Challenger banks, aka Neo banks/digital banks, are small banks that seek to compete with larger and older banks by offering financial services in areas that the older banks have underserved. Typically, these neo banks provide digital/mobile-only banking services. Neobanks can either apply for a license to practice or partner with existing banks to offer their services.
There have been several categorizations of neo banks, however, the consensus is that they are cheaper, nimbler, tech-savvier and customer-oriented than the traditional banks.
Governments around the world are relaxing strict regulations to make it easier for new entrants in the financial services to thrive. Open banking regulations are an example of this.
Pioneers in the digital banking space including Chime and Monzo differentiated themselves and attracted a robust customer base by offering on-the-go banking services, while simultaneously reducing the relatively high bank charges, and in some cases, eradicating the charges. Challenger banks are able to earn money by charging fees on brokerage services like bills payment and the float earned from customers’ deposits, among others.
They are able to charge these lesser fees despite limited streams of income due to their significantly lower operational costs. Lowering their operational costs is possible because neobanks offer most of their services virtually, which reduces the need for physical branches and the cost of servicing those branches. For example, Kudabank, the first fully digital bank granted a license by the Central Bank of Nigeria, allows its customers to open a fully-functioning bank account online and cards are couriered to the user upon request.
The success of these pioneer digital banks has had a great influence on aspiring entrants into the digital banking space. These new entrants are adopting the bank-on-the-go with lesser charges strategy with great success.
A key enabler of success for neobanks is how they focus on niches rather than offering the whole bouquet of banking services. This enables them to build a differentiated brand quickly in a competitive market.
Notable among companies offering specialized financial services in Nigeria include:
- Payments and transfer: Opay, an app that has achieved notoriety by offering a bouquet of services including bike-hailing and food delivery, and offering massive discounts when users pay through their mobile wallet. The mobile wallet enables users to make payments using phone numbers as account numbers.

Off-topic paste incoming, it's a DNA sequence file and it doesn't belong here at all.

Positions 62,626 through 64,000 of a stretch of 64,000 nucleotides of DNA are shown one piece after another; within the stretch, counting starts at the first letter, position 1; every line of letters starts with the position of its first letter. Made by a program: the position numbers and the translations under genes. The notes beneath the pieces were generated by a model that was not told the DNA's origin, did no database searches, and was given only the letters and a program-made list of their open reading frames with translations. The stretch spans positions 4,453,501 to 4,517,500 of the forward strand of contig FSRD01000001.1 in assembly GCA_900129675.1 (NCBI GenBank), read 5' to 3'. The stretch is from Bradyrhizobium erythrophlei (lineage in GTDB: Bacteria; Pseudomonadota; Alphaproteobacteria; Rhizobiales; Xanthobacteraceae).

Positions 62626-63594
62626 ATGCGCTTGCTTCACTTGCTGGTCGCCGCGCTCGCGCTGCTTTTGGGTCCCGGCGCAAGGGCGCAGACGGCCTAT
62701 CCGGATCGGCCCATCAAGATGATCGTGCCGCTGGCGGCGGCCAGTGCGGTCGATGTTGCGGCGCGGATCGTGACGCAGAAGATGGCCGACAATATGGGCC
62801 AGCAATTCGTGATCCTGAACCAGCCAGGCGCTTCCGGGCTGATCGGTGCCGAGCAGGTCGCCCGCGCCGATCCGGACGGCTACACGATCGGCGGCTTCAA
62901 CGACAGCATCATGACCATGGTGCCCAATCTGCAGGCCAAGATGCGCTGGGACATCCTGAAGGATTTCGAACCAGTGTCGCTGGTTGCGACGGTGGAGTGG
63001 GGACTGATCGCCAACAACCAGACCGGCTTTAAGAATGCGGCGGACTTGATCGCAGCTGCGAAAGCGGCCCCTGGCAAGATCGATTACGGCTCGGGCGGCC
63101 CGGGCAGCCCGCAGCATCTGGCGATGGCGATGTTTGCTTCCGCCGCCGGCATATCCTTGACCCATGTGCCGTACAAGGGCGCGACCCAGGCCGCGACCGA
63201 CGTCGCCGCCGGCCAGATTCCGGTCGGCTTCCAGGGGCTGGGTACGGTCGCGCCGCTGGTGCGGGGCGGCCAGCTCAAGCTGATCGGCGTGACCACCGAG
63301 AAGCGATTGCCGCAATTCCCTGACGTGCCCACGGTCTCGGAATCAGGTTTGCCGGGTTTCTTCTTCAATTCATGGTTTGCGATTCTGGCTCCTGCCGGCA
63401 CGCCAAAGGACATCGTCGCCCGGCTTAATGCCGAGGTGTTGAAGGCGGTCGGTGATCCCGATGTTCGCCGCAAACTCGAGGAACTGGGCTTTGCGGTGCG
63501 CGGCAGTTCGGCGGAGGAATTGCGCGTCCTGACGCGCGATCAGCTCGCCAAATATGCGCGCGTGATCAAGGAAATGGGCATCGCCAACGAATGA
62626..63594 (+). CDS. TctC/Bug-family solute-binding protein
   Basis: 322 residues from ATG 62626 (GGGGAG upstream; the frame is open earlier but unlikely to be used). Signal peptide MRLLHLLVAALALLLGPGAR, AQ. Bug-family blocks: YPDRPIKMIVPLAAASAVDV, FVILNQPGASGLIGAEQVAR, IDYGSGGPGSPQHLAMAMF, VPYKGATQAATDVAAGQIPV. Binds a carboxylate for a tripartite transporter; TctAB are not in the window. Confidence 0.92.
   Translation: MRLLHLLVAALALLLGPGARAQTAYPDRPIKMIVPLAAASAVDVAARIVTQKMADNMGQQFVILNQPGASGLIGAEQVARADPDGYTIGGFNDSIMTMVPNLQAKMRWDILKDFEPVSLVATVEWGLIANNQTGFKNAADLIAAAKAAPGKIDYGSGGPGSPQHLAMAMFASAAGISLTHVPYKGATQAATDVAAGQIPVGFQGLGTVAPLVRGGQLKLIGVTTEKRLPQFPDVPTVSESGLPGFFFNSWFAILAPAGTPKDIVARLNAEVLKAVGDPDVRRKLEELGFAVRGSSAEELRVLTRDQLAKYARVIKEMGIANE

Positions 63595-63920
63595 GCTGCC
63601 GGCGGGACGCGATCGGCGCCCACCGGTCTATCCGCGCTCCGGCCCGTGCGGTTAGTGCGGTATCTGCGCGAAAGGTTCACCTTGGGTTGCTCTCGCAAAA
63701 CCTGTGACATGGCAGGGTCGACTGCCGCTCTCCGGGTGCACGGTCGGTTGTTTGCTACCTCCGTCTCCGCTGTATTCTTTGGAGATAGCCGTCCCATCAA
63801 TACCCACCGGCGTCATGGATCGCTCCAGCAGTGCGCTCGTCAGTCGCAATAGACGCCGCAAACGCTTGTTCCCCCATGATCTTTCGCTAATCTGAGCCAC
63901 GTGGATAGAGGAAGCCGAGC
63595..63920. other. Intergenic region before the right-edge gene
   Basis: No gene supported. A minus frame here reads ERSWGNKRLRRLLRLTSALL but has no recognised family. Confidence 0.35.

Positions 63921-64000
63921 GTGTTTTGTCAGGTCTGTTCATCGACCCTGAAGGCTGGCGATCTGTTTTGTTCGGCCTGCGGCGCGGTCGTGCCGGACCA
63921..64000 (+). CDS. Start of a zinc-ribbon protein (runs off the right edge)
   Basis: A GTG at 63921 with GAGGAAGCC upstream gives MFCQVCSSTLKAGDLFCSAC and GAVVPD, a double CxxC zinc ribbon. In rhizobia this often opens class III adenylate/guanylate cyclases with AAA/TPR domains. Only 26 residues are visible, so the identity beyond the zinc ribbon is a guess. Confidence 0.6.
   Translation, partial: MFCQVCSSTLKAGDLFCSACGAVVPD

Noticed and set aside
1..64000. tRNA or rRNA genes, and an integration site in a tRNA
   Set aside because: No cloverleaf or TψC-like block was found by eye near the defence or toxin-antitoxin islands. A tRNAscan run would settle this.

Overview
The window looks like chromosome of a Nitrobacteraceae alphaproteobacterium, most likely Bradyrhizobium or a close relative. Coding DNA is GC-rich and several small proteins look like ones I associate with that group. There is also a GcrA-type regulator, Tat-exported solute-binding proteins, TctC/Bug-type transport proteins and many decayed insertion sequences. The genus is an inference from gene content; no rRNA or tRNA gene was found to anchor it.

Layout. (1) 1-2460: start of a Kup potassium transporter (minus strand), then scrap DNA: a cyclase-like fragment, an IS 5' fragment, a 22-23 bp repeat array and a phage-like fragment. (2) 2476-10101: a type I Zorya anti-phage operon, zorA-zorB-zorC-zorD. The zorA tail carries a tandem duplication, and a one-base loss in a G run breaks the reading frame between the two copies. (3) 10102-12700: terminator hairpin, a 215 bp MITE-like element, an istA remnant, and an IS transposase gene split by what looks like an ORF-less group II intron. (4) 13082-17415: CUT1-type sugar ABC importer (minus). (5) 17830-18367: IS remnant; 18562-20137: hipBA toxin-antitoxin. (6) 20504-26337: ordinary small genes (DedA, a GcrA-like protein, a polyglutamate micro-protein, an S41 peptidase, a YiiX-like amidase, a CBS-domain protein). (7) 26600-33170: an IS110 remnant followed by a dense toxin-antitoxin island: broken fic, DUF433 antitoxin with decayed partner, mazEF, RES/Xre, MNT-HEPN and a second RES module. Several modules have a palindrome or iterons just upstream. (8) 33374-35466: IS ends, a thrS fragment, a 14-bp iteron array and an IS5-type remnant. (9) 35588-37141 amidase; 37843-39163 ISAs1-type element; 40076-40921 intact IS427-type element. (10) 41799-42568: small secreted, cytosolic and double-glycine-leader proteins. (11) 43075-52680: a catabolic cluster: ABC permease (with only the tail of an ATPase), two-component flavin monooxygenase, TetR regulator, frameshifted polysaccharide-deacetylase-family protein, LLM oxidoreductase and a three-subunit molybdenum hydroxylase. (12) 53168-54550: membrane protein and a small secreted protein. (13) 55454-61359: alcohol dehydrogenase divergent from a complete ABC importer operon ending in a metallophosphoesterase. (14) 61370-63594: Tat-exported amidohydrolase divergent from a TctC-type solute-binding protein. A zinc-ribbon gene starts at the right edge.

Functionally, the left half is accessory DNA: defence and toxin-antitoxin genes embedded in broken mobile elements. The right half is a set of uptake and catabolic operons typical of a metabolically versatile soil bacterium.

- Savings: Piggyvest, founded in 2016, accepts deposits from customers in the form of savings. The app is popular among the Nigerian working class who are attracted by its higher-than-banks interest rates.
- Lending: Carbon, formerly Paylater, offers loans to users with minimal documentation, no collateral, and the money arrives almost instantly.
The traditional banks are responding to the threat neobanks pose and protecting their place at the top of the food chain in several ways including:
- Leveraging on their existing customer base and scale to offer digital banking to their customers. JP Morgan’s Finn by Chase is a prominent example of these efforts. In Nigeria, the I-Invest app by Sterling Bank is fast gaining grounds as well.
- Establishing closer relationships with the group most likely to switch to neobanks; the millennials and Gen Z. Traditional banks are now reaching out to these market segments by building brand images that come off as youthful and forward-looking. It is not uncommon to see banks sponsoring events meant for youths and writing in a way that is relatable to the average young person.
While the competition is intense, the potential for partnerships is strong and more collaboration is expected to occur between digital banks and traditional banks.
Kaoshi is enabling success by partnering not only with traditional banks but also with new entrant digital super wallets like EziPay.
EziPay is a digital wallet in Ghana, and Francophone West Africa offering banking services to its users like bill payment and money transfer. It plans to offer loans in the near future. EziPay is also interested in providing financial services to the Africa diaspora. Kaoshi’s technology is leveraging Open Banking API to enable EziPay connect to the African diaspora and provide bespoke services that meet the needs of the Africa diaspora in their home countries — Bill Payments, ,merchandise financing, loans, insurance, investment, etc. Moreover, Kaoshi is licensing its technology (APIs) to EziPay to enable its users the opportunity to send money across borders, in a cheaper and more efficient manner. Kaoshi does this by providing a secure platform that enables direct peer-to-peer money exchange between EziPay wallet users and the diaspora.